What’s your shopping obsession?
After shoes and accessories, I’d have to say my greatest shopping pleasure is picking out greeting cards. I’ve spent upwards of $60 at a whack at places where they offer good cards. I buy hundreds every year.
What are good cards? I lean toward humor, so I go for the cards that have me laughing out loud right there at the rack. I’ve been a spectacle at the airport news stand, where they often carry my favorite line of cards, Avanti.
I think the reason so many people no longer send greeting cards is that they’re under the impression it takes a separate trip to the card store for each acknowledgement.
In fact, like the airport gift shops, the best cards can be found at places where we already are. I often buy cards at FedEx Kinko’s, where I browse the racks while waiting for a print job. If you like cards and live near where I do, Bertram’s Inkwell at White Flint Mall and Knowles Apothecary in Kensington will hook you up.
When I’m traveling and have a little time, I seek out the local card shops. I found Boulder, Colorado, to be a greeting card Mecca, and Gidget’s Gadgets in Rehoboth Beach, Delaware, can’t be beat.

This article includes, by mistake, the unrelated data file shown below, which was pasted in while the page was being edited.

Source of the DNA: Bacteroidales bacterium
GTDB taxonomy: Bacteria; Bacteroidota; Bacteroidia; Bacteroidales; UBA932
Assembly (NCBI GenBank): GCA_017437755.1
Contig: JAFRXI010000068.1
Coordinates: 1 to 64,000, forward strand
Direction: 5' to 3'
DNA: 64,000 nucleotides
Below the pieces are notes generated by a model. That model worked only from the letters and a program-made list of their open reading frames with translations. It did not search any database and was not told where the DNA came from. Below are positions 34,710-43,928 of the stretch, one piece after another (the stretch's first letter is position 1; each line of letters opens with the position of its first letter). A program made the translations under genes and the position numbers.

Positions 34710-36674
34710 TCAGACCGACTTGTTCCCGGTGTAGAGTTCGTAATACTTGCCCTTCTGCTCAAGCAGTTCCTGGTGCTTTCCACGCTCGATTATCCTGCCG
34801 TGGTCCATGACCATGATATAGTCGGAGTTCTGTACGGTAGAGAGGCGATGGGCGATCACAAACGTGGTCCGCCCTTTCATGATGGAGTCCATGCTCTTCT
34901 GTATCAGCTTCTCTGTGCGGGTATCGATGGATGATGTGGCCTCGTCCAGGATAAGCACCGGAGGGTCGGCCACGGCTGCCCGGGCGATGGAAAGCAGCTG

I wish I could be like my friend Sheree, who makes her own cards, or my friend Jeuli, who had her own line in stores some years ago, or my friend Carla, who wrote for Hallmark’s humor lines. I just don’t have that kind of talent.
I am good, though, at buying and sending. And I have a kind of a system for managing my habit.
I buy all year long because, after all, I enjoy the hunt. Most cards remind me of friends and family members, so I select cards with specific people in mind, rather than just stocking up. Even if you’ve just had a birthday or anniversary, chances are I’ve already bought your next year’s card, affixed a Post-it with your name on it, made a note on my calendar a week before your occasion that there’s a card for you in my pile and then put it in the pile.
I do stock up on things like graduation cards, so that I’m ready when those announcements starting rolling in, and I keep other cards on hand just in case.
Recently, my pile became so unruly that I extended the system. I now have a box with purchased, assigned cards sorted by occasion, sitting by my stock of notecards and personalized stationery. If you stepped into my office, you might mistake it for the Hallmark store.
When people see my various “systems,” they often tell me I have too much time on my hands. Perhaps that’s because I’m so organized.